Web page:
Pim Groen


Prof. W.A. (Pim) Groen


Professor of SMART Materials at Aerospace Engineering (AE) in Delft. Also Programme Manager of Holst Centre, TNO.

Your private life?

‘I’m married to Nelleke Verweij. We’re the proud owners of two cats and take part in animal welfare activities in Eindhoven. My wife is IP support manager at Philips. We met when we were at secondary school and we both studied chemistry in Leiden. We enjoy travelling, walking and diving. We’ve been to many diving spots, including the Great Barrier Reef in Australia. We like cross-country skiing from time to time; in fact we’re heading for Switzerland again soon. We lived in the neighbourhood of Sittard for twenty years and have now been living in Eindhoven-Acht for three years.’

What is your favourite hobby?

‘Travelling! Last summer, we did a tour of west Canada and the USA. But we once combined a week in Hawaii, three weeks in New Zealand and week’s diving on the Fiji Islands. That was the best holiday ever! I’ve seen quite a lot the world also owing to my work. For instance, last February I was in Israel. I’m from a Christian background so I knew most places by name but actually walking around there was a fantastic experience. Another passion of mine is reading books on history; my bookshelves are full of them. I recently read a book about the history of Jerusalem, I’m now reading about the Middle East. The Second World War is another subject that interests me. I once considered studying history but my father advised against it. Now it’s a hobby. I also like visiting historic buildings whenever I get the chance.’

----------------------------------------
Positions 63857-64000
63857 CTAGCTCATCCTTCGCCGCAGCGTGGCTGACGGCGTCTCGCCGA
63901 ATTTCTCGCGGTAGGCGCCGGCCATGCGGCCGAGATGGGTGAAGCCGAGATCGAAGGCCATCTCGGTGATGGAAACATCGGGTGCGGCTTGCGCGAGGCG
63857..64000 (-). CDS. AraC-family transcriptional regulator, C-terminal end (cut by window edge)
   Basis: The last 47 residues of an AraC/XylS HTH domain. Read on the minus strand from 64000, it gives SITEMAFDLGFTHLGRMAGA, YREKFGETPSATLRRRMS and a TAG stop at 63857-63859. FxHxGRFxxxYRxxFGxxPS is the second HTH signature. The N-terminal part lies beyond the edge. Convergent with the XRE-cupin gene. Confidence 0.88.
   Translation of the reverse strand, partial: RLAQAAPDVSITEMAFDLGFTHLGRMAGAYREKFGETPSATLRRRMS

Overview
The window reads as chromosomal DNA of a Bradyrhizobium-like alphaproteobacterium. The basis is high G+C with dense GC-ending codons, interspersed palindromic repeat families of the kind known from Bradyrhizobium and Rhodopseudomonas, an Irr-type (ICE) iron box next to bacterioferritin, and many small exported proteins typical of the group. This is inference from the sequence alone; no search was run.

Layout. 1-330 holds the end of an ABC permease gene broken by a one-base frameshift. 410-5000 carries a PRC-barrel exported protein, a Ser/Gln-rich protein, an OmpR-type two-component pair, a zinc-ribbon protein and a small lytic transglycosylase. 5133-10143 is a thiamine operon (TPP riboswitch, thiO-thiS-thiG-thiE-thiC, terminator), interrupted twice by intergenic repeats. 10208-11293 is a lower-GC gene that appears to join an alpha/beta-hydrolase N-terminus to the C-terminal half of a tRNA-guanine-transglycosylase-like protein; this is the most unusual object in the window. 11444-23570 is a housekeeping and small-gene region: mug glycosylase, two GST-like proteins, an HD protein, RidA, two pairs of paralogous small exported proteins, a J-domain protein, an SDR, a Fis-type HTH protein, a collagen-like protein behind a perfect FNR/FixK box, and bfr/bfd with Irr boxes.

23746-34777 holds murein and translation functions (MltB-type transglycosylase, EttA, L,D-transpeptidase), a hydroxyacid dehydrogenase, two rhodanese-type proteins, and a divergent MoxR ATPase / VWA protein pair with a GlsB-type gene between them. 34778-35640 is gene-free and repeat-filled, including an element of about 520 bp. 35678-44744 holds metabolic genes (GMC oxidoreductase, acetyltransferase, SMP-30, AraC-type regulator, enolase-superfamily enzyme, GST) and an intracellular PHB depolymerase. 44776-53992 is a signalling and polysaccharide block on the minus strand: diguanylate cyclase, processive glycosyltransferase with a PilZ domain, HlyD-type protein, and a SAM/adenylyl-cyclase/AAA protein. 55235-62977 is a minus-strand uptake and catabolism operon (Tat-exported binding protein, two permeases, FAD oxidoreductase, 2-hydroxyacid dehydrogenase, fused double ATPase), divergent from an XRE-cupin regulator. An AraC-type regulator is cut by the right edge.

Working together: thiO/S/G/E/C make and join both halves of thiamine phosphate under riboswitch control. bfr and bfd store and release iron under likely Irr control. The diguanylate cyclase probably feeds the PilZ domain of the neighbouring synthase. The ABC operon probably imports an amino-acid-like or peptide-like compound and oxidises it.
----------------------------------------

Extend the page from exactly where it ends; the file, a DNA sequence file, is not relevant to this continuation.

Your career in brief?

‘I completed my chemistry studies in Leiden in 1987 with solid chemical substances as my major. I went on to graduate on crystal structures and the properties of perovskites and that is still a constant in my work. Following a two-year trainee research internship for Philips in Leiden, I joined the Philips NatLab, a dream job for any technology lover. After two and a half years, I graduated on ceramic superconductors. I was then appointed as research ‘stayer’ at Philips Research. That was an important watershed in my career. After that, I carried out a number of R&D jobs at Philips and at Morgan Electroceramics, also abroad. In 2008 I made the transition to TNO Science & Industry, where I led the Materials Performance group. Since 2011, I’ve been Programme Manager at the Holst Centre for four days a week. At the request of Sybrand van der Zwaag, I have been giving various (master) lectures at TU Delft as a visiting scientist. And now I’ve been appointed as professor of SMART Materials for one day a week.

What has been the high point of your career?